Dr. Hans Imhoff
Hans Imhoff was born in 1922 as the son of a master locksmith in Cologne’s Fleischmengergasse. Even as a child, he was beguiled by the scent of chocolate which emanated from the nearby Stollwerck factory. He spent almost his entire life with and for chocolate, beginning in Bullay in the Mosel Region, where, after the war, he founded a successful chocolate factory. Later, he took over the long-established Stollwerck group in Cologne and made it again into one of the leading companies in the sector. In 1993 he fulfilled a personal dream and built “his” Chocolate Museum for 53 million Deutschmarks by the Rheinau harbour. The idea for a museum came about by chance when a significant proportion of today’s exhibits almost ended up on the rubbish heap during Stollwerck’s move to Cologne-Porz in 1975. Many large crates were supposed to be thrown away, their contents presumed to be “trash” and “junk”. Dr Hans Imhoff took a closer look at the supposed junk and discovered some genuine treasures. After the move to the new site in Porz, Imhoff commissioned the late art historian and museologist Professor Vaclav Hepner to examine the old stock of artefacts.
At first, the primary emphasis of the collection lay on exhibits documenting the history of the Stollwerck concern. Subsequently, the concept was extended considerably in scope and the museum began to collect – and continues to collect – artefacts concerning the cultural and industrial history of chocolate. Dr Hans Imhoff passed away on 21 December 2007.
Gerburg Klara Imhoff
After the death of Hans Imhoff, his wife, Gerbung Klara Imhoff, continued to realise his ideas right up until the end of 2015. The museum underwent continuous modernisation and development during this period. Its exhibits were adapted according to the very latest scientific findings and contemporary museum designs.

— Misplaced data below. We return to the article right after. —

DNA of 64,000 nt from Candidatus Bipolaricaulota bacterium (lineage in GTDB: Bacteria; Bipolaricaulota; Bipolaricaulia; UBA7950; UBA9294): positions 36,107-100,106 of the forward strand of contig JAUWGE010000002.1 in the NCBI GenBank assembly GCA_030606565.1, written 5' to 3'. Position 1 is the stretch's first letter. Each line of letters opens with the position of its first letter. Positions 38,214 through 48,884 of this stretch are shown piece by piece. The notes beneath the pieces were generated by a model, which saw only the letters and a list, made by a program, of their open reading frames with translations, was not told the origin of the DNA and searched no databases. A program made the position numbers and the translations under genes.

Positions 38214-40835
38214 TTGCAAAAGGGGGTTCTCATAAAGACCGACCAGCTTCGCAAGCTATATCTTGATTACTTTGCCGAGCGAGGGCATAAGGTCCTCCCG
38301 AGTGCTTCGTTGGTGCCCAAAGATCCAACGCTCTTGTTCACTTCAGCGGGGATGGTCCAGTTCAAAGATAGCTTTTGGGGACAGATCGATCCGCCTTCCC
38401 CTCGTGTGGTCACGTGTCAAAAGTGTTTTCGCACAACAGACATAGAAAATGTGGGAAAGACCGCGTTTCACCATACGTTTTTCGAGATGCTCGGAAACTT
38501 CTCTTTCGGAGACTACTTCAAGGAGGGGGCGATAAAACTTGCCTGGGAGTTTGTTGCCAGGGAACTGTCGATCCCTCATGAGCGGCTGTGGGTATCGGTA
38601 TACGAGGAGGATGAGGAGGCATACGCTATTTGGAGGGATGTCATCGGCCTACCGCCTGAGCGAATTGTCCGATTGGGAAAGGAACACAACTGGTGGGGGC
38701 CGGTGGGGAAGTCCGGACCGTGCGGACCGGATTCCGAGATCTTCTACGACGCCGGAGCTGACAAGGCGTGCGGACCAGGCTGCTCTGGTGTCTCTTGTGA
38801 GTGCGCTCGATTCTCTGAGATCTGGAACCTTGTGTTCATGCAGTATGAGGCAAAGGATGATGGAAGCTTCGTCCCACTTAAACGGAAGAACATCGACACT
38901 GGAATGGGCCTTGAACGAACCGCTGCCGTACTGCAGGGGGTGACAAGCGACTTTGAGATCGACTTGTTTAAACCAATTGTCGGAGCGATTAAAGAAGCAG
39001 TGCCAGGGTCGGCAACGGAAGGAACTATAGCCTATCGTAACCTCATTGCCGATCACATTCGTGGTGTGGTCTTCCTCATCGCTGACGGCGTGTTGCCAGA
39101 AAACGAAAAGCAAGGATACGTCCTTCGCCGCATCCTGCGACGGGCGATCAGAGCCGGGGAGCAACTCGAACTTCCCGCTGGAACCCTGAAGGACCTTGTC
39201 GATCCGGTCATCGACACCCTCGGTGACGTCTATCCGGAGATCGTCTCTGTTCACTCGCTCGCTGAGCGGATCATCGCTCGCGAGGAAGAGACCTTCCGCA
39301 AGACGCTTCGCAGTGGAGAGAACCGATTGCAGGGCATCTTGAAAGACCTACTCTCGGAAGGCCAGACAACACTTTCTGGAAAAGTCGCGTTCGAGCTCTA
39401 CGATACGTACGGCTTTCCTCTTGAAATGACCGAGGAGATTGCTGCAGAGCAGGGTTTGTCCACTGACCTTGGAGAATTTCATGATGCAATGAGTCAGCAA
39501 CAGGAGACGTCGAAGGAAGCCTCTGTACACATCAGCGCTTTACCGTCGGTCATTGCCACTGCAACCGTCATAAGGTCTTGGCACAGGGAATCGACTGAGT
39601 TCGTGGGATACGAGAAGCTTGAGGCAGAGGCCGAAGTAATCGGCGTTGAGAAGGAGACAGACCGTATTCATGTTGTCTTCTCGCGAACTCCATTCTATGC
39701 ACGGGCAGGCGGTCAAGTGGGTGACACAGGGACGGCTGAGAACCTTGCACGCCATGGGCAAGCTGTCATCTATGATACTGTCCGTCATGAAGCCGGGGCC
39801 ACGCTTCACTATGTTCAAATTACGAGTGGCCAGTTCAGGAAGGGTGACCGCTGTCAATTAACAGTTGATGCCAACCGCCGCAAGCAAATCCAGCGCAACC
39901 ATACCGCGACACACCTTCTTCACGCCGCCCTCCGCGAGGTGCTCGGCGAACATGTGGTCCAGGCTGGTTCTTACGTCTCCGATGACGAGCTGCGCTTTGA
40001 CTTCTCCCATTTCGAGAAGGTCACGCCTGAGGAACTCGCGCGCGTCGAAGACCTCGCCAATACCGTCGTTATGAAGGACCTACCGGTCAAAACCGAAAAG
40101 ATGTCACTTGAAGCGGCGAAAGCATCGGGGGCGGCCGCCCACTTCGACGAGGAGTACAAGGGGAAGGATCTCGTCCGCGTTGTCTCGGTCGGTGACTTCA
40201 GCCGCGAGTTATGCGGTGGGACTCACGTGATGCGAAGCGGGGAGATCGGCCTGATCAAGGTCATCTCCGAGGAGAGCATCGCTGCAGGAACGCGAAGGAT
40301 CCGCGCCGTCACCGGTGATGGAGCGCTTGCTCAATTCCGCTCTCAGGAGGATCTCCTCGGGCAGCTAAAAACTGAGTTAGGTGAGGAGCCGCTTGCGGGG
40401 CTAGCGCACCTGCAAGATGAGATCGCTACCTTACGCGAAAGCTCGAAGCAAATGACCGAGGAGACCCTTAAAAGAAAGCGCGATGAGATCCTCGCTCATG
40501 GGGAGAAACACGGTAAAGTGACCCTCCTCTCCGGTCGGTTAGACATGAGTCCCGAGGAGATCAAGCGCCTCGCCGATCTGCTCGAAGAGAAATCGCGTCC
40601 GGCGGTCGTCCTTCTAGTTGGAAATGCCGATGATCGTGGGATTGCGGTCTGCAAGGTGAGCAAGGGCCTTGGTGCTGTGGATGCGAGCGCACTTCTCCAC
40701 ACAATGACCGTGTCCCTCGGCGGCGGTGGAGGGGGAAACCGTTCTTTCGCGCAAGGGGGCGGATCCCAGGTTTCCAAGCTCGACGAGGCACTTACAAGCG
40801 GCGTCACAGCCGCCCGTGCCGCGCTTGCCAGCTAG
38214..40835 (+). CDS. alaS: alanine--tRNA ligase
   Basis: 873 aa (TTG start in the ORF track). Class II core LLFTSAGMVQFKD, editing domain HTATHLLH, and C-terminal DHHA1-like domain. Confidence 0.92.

It was Gerbung Klara Imhoff who in 1992 found the perfect site for the Chocolate Museum in the old central customs office at the Rheinau harbour, so that Cologne’s new landmark could be constructed. Throughout this time, she passionately accompanied the Chocolate Museum’s unique success story.
Social engagement is her central focus today. As president of the Imhoff Foundation she has a range of commitments. The Foundation supports projects in the areas of art and culture, as well as basic medical research, especially at the University of Cologne. A particular emphasis is placed upon children and young people. There are sponsorship programmes for gifted and talented children and projects for disabled and disadvantaged young people, which includes facilitating visits to the Chocolate Museum among other activities. An important link is with the centre for therapeutic horse riding in Cologne-Porz.
Annette Imhoff and Dr. Christian Unterberg-Imhoff
Annette Imhoff and her husband Dr. Christian Unterberg-Imhoff took over management of the Chocolate Museum in January 2016.
Annette Imhoff: “My father built the Chocolate Museum with great courage and confidence in 1993. After his death, my mother continued to realise and develop his vision. Together with my husband, I am carrying forward the life’s work of my parents, which they built up over many years with such a love of detail. My husband and I have made it our task to continue this success story and hope to spread an enthusiasm for the topic of chocolate among many, many more people.”
In such a rapidly changing culture and leisure scene, it is vital to continually increase the attractiveness of the Chocolate Museum. The expansion of existing partnerships, especially with the Swiss chocolate manufacturer Lindt, should contribute to this aim.